Drama Free Productions will pay tribute to the memory of a local artist Saturday with an event at the gallery he started.
''A Tribute to Coy'' will honor Coy Cornelius, who died in 2009. Cornelius, who was a board member with the Youngstown Area Arts Council, was a metal sculptor and designed artistically crafted furniture.
Ryan Johnquest, event coordinator of Drama Free Promotions, said ''Our desire is to tie together as many types of creative expressions as possible. We want to provide something for everyone, while introducing people to new experiences.''
The event will include an exhibition featuring the work of local and regional artists, including Bruce "B.J." Stepan, Nicholas Hartman, Hector Gonzalez, Tony Armeni, Jim Morrison, Darien Marie Brucoli, Jacquelyn Sponsler, Melissa Kosnac, Ryan Johnson, Judith Szabo, Alexander Meranto, Mark Hanley, Dylan Weaver, Alicia Lantz, Kelly Primozic, Allison Keith, Craig Latchaw, Mike Gaia, Scott Pergande and Ashley Swinehart. Hartman and Stepan will create paintings that night.
Local comedian Jaye Mills will host a charity auction at 9 p.m. and perform a short comedy set. Musical entertainment will be provided by Mark Hanley, Rob Thorndike and local DJs. Alex Meranto, a co-founder of Drama Free Promotions and one of the DJs on Saturday, said the music will be an eclectic mix of electronic dance music genres, including electro, dubstep and heavy bass.
Lezlie Thorndike, curator of Drama Free Promotions, said the group aims to make the area more aware of its creative core.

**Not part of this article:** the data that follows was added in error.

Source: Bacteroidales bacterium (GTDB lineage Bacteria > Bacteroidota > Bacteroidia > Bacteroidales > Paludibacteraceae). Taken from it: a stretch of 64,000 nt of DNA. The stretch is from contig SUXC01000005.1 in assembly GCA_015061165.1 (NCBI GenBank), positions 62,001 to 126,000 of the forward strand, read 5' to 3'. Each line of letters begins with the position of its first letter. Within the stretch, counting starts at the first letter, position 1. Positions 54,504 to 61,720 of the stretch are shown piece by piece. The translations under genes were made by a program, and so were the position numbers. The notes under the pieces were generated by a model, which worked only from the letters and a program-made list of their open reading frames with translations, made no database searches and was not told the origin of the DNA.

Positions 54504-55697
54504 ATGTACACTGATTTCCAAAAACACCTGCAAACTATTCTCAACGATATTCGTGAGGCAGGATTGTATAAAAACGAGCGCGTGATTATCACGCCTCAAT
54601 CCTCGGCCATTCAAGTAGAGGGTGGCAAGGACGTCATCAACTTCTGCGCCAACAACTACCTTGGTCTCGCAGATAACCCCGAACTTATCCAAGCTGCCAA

WHAT: ''A Tribute to Coy''
WHEN: 7 p.m. Saturday until 2 a.m.
WHERE: Coy Cornelius Gallery, 1931 Belmont Ave., Youngstown
HOW MUCH: $5.
"We feel that our town has a lot of excellent resources, and we are trying to help people in the community to utilize those resources," Thorndike said.
Judy Rodgers, director of the gallery and Cornelius' widow, said she believes the event is an excellent way to honor her husband's creative spirit.
"It's a continuation of Coy,'' she said. ''Coy liked new vision and we called him 'A Vision Unborrowed.' He was very open to all new things and was always encouraging everyone. I think that's what the show represents. We are open to new things going on out there. I think he would like that.''
Rodgers and Cornelius owned the Youngstown Mattress Factory, which was located on West Federal Street in Youngstown. After it was destroyed in a fire in 2005, the couple opened the Coy Cornelius Gallery.
"After that, we came to the location of 1931 Belmont Ave., which was the former Ambrosio's Restaurant. The Ambrosios were friends of ours," Rodgers said.
Johnquest believes the tribute will be inspiring for the community.
''I do remember Coy Cornelius, and he was a sweet man,'' Johnquest said. ''I feel like what we are doing here with art and creative expression fits the theme with something he would appreciate.''
Thorndike has aspirations for Drama Free Promotions to continuously grow and to put on shows at different area venues.
"We want to do these types of shows in other places and not just one location,'' she said. ''It depends on the venue. Some places are good for a dance party, while some are good for dance parties, bands, independent musicians and classical style musicians. The curation isn't always a part of the event, but for A Tribute to Coy, the curation is part of the event.''